Haaretz reporters Aluf Benn and Barak Ravid have published an account of a meeting of the Israeli team that supports the Geneva Initiative between Israeli and Palestinian civil society (in December 2003) that gives a glimpse into what happened in the direct Israeli-Palestinian negotiations under the Annapolis process in 2008. This account also explains why Israel’s then-Prime Ehud Olmert was looking for information from the experts who had worked on drafting the Geneva Intiative.
Here is an extended excerpt from the Haaretz article:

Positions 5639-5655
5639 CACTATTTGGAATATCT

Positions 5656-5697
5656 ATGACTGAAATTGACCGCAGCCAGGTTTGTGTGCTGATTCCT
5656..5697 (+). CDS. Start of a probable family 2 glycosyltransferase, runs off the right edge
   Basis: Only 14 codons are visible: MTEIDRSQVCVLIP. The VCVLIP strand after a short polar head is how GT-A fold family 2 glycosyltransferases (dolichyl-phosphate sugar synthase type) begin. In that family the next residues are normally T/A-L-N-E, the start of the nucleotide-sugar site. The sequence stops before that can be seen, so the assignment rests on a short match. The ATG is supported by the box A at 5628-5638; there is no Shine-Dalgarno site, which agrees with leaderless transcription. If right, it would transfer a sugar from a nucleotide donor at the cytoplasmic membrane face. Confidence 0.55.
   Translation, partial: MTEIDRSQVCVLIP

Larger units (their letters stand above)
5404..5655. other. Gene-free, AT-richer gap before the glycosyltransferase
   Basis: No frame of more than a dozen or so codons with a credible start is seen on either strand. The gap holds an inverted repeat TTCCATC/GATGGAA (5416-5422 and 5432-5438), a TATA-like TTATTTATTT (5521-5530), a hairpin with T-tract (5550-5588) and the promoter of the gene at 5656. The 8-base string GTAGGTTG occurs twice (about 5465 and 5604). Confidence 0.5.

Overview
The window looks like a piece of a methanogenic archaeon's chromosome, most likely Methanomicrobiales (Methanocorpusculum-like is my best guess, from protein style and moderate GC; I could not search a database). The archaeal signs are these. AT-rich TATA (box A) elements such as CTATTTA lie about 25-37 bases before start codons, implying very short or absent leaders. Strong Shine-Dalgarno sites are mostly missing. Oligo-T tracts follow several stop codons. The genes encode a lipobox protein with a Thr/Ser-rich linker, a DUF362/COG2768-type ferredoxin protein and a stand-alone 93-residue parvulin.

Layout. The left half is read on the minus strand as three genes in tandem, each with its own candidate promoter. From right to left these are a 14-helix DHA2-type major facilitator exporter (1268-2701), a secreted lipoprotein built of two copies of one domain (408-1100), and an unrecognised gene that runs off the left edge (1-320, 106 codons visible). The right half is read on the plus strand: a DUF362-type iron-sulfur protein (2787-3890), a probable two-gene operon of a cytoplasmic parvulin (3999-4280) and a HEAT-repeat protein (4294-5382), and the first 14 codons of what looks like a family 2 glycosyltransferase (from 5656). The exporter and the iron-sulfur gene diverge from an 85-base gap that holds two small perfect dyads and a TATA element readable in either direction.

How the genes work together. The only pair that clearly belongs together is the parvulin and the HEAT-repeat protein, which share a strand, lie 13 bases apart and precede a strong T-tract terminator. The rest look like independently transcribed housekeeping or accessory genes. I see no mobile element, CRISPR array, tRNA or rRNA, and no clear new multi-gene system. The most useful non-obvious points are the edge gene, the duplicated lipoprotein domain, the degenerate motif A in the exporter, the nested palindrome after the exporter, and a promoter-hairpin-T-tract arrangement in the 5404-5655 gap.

- “I do not believe that in the foreseeable future there is a possibility of an agreement with the Palestinians on all the issues, especially on the problematic core issues,” says Udi Dekel, who headed the negotiations task force in the previous government. Dekel spoke on Thursday at a conference on the unofficial “Geneva Initiative” peace plan … He was highly critical of the negotiating tactics of former prime minister Ehud Olmert and his Foreign Minister Tzipi Livni in their dealings with Palestinian Authority President Mahmoud Abbas and the head of his negotiating team, Ahmed Qureia. “The biggest mistake was that everything was based on the premise that nothing is agreed until everything is agreed,” Dekel said. “We thought at the time that this could provide the necessary flexibility in the negotiations, but in practice, every time someone showed flexibility, the other side tried to pin him down. Therefore, I suggest that the model be changed and that whatever is agreed is implemented.”